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University of Missouri

Economy Size

Alumnus Peter Essick tackles environmental issues through photography.

oil sand seam

An oil sand seam at Syncrude North Mine in Fort McMurray, Canada. Photo by Peter Essick, MA ’90.

This 2008 photo of oil sands in Alberta, Canada, illustrates the controversial process of extruding oil from the earth. The seam is about 10 percent oil; the rest is sand and clay. The truck pictured is the largest in the world, with a 400‐ton capacity and a five‐story crane loader. Photographer Peter Essick, MA ’90, of Stone Mountain, Ga., often focuses on environmental issues. In 2010, he was named one of the 40 most influential nature photographers in the world by Outdoor Photography Magazine. For 25 years, he has photographed the effects of resource extraction, climate change and the ways humans deal with a changing natural environment. MIZZOU magazine asked him about covering issues that have global impact.

effigy of a peregrine falcon in an oil sand tailing pond

Essick photographed this effigy of a peregrine falcon in an oil sand tailing pond.

Q: What attracted you to photographing the social and scientific aspects of environmental issues?

A: My father was a science teacher, so that is probably why I am interested in scientific topics, but I enjoy the challenge of illustrating a contemporary issue of importance. I first got an assignment from National Geographic in 1992 to work on a special issue about fresh water.

Q: What role can photography play in environmental education and awareness?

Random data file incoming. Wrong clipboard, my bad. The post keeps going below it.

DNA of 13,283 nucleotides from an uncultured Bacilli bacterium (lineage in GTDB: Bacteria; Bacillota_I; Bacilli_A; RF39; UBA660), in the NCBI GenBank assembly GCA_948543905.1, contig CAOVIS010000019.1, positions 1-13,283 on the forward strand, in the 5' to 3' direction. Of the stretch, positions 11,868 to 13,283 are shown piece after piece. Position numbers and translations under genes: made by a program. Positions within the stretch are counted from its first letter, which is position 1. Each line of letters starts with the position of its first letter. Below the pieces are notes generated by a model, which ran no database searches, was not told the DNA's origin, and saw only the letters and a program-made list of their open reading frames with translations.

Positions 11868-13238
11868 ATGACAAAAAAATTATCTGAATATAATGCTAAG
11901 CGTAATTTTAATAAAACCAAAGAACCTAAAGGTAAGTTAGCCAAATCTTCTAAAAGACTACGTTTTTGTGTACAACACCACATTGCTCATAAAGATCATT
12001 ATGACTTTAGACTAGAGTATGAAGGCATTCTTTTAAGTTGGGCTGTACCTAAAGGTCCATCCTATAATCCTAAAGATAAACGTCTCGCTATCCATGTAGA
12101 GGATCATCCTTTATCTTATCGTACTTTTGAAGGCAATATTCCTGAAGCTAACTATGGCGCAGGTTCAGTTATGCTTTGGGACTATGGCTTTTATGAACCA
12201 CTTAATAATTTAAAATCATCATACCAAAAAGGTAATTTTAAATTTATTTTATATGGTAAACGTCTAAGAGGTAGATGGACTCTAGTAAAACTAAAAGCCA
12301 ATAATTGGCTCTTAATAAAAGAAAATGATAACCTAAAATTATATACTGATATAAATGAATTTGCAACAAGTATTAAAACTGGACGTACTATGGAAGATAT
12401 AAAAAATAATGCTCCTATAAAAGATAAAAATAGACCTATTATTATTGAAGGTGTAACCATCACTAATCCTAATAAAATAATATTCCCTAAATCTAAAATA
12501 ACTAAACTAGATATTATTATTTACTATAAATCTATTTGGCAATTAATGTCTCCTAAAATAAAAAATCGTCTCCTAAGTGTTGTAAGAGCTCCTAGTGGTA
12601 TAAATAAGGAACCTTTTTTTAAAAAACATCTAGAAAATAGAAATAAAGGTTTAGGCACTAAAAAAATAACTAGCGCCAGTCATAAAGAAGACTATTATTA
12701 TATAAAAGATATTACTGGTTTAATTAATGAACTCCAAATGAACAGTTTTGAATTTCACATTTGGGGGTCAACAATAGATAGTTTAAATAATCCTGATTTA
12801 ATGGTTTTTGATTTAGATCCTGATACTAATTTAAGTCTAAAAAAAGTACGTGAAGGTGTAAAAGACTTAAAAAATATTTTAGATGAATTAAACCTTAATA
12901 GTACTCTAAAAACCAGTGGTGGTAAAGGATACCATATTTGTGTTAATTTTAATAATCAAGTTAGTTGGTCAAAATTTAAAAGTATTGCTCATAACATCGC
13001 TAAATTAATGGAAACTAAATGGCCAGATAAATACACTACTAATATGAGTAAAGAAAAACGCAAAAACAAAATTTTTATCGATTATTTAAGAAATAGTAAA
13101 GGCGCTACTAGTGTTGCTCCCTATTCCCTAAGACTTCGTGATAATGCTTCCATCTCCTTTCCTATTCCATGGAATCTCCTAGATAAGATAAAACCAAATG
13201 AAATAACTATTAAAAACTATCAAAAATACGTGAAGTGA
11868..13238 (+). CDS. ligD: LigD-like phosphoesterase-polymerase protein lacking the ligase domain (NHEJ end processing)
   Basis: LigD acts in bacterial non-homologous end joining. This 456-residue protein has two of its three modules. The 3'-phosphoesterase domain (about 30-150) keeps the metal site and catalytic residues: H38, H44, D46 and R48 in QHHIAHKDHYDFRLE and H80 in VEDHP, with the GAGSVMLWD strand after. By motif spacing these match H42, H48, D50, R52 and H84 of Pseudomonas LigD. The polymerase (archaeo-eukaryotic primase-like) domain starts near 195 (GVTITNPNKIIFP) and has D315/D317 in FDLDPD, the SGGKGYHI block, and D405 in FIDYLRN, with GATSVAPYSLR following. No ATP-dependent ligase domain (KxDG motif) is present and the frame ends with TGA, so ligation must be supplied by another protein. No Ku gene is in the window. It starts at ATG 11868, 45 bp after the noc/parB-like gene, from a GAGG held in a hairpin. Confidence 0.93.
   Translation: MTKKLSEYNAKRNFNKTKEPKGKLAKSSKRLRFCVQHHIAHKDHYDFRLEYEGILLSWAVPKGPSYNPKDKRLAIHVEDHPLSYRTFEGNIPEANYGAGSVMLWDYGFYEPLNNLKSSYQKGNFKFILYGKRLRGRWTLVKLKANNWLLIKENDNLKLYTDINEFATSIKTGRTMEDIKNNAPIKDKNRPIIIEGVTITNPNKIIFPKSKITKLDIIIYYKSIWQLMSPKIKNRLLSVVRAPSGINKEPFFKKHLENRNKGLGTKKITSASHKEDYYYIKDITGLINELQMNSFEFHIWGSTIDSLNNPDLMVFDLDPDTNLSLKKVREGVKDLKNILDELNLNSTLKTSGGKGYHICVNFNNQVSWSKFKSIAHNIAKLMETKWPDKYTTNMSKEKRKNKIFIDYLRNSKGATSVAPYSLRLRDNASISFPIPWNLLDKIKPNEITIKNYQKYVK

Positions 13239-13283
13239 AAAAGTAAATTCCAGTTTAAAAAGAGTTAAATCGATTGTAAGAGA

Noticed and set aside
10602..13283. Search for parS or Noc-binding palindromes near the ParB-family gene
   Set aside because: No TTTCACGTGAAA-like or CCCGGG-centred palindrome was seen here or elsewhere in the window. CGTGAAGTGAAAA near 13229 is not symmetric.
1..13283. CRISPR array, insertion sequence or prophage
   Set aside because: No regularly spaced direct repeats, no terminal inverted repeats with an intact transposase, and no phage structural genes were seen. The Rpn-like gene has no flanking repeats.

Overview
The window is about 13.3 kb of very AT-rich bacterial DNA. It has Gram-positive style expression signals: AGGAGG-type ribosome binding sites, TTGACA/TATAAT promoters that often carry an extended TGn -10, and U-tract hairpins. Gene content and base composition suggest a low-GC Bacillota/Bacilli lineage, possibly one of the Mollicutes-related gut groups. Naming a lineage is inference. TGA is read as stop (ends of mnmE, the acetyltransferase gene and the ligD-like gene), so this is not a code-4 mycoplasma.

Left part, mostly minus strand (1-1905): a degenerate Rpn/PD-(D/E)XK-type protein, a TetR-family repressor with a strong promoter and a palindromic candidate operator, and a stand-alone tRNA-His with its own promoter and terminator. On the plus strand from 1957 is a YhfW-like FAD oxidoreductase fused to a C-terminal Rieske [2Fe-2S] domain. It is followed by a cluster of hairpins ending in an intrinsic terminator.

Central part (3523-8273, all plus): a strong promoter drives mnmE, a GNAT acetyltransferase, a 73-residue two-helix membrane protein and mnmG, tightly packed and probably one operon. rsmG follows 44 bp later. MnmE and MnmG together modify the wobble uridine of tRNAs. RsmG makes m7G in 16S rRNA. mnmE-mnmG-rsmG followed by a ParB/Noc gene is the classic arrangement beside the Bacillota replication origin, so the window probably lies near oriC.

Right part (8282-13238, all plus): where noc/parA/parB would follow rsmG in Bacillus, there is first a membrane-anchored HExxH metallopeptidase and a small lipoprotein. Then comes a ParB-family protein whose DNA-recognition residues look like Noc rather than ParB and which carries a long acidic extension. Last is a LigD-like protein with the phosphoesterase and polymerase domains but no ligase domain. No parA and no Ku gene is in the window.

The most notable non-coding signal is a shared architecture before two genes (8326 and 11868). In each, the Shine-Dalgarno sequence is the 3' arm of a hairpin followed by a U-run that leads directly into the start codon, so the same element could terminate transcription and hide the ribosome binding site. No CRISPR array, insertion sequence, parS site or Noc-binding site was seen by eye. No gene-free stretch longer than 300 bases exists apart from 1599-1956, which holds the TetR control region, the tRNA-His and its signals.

A: I believe that articles in National Geographic play a big role. I sometimes get direct feedback from articles in newspapers, blogs, and reports of teachers and politicians using the magazine. I use a documentary approach with my photography because I think that it emphasizes the reality aspect of photography and keeps the focus on the issues at hand.

Q: When you begin a photo project to a distant locale involving science issues, how do you begin researching a place?

A: First, I look at books and articles on the topic. Then I contact scientists or local people to ask what is possible to photograph and when is the best time to do the photography. Last, I try to hire a guide if necessary.

Q: What are some of the most interesting locations you have photographed?

A: My favorite location for landscape photography is in Patagonia in South America. I have been working on a landscape story on Yoho National Park in the Canadian Rockies, and it compares favorably with Patagonia as a world‐class destination. My favorite cultural story was about the people of the Trobriand Islands in Papua New Guinea.

Update: This story has been updated to reflect the correct capacity of the truck pictured.